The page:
Posted 1 month ago
This porcelain vase by Illinois potter Michael Schwegmann is 16" high, signed (Schwegmann) and dated (05) in cursive on the bottom. It is in mint condition a $4.99 thrift shop find.
I am not collecting at this time, but am haunting thrift shops in search of a few pieces of furniture, cooking implements, eating implements, etc., for my new house about 40 miles from my old house. I need to spend time there to get it cleaned up so that I can start moving into it so occasionally sleep and eat there. One thrift shop, the one where I found this vase, is about three blocks from the new house and I stop there fairly regularly, so it is kind of like an alcoholic sitting in front of a glass of whiskey on the bar in a pub and just looking at the glass and not drinking, except I occasionally drink the whiskey and then lick the design off of the glass.
Mostly, though, I win the will power battle and just pass the cool stuff by unless it is truly remarkable like this vase. I AM looking for just a few pieces of art to provide a bit of interest in the new house so I don't feel like a complete barbarian before I start moving some of the art from my old house. Ahem. I am on the verge of moving my Japanese metalwork to the new house....
Anyway, I was amazed to see this vase sitting on the top of a row of shelves and recognized it as a pretty good piece and then was even more amazed to see the signature on the bottom. MS is a regional artist who has attracted international attention over the past couple of decades. He seldom does work like this, nowadays, and has transitioned into making industrial themed pottery, paint cans, single action revolvers, nuts and bolts, etc. He does some really interesting work. His old work is very complex, though, and he used several techniques and glazes on each piece. This is a good example of that period of his work. He has a web site which is well worth spending a few minutes on:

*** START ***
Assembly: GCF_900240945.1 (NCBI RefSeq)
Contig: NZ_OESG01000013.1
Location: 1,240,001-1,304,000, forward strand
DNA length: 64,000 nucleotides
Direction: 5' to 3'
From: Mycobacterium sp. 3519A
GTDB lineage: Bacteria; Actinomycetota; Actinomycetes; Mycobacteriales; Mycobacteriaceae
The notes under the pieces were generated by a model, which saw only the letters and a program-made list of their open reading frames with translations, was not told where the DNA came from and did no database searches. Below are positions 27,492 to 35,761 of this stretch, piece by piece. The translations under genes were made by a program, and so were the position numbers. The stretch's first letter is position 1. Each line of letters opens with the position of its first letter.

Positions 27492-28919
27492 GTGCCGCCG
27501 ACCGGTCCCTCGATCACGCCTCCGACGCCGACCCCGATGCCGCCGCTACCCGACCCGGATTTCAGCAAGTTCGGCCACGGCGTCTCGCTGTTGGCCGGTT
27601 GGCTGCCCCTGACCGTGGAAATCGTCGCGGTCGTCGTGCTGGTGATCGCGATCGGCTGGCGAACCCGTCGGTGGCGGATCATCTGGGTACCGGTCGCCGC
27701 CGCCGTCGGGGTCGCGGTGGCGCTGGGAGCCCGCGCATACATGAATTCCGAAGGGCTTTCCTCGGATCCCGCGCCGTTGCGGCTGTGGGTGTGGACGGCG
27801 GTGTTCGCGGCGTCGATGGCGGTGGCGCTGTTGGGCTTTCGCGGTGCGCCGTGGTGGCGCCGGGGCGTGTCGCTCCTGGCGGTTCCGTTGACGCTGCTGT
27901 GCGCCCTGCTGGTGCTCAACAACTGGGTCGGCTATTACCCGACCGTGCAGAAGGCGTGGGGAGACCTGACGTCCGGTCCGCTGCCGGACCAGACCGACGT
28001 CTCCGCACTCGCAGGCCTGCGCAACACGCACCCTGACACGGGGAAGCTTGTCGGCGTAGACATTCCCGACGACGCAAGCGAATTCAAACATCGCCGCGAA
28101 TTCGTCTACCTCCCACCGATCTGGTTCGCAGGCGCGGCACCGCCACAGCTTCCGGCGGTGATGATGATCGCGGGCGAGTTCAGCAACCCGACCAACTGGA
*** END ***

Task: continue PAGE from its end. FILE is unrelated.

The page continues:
I have never seen any of his later work in the wild and will probably not relax my grip on my cash long enough to part with any to buy some, so this vase was a great find for me.
Even more fun was when an older woman with what I thought was a German accent walked ahead of her place in line to the counter where I had set the vase down while waiting to pay for it, and asked me if I minded if she took a look at it. She was very interested and as she turned it over to look at the signature, I told her what it was and she obviously knew who the artist was. I think she was a bit disappointed that I knew who it was. Anyway, she said, "Don't you just love it when you find a piece like this?" and got back in line. I agreed with her comment and noted that a lot of work went into this vase which she agreed to, as well.. later I realized that she was Antoinette Badenhorst a well known potter/instructor/blogger, etc., when I found a video interview she had done with MS! Small world.
Sorry for the poor quality of the images, composition of them, etc. I am limited in what I can do in my new house.
I am not the first to post Schwegmann's work to CW: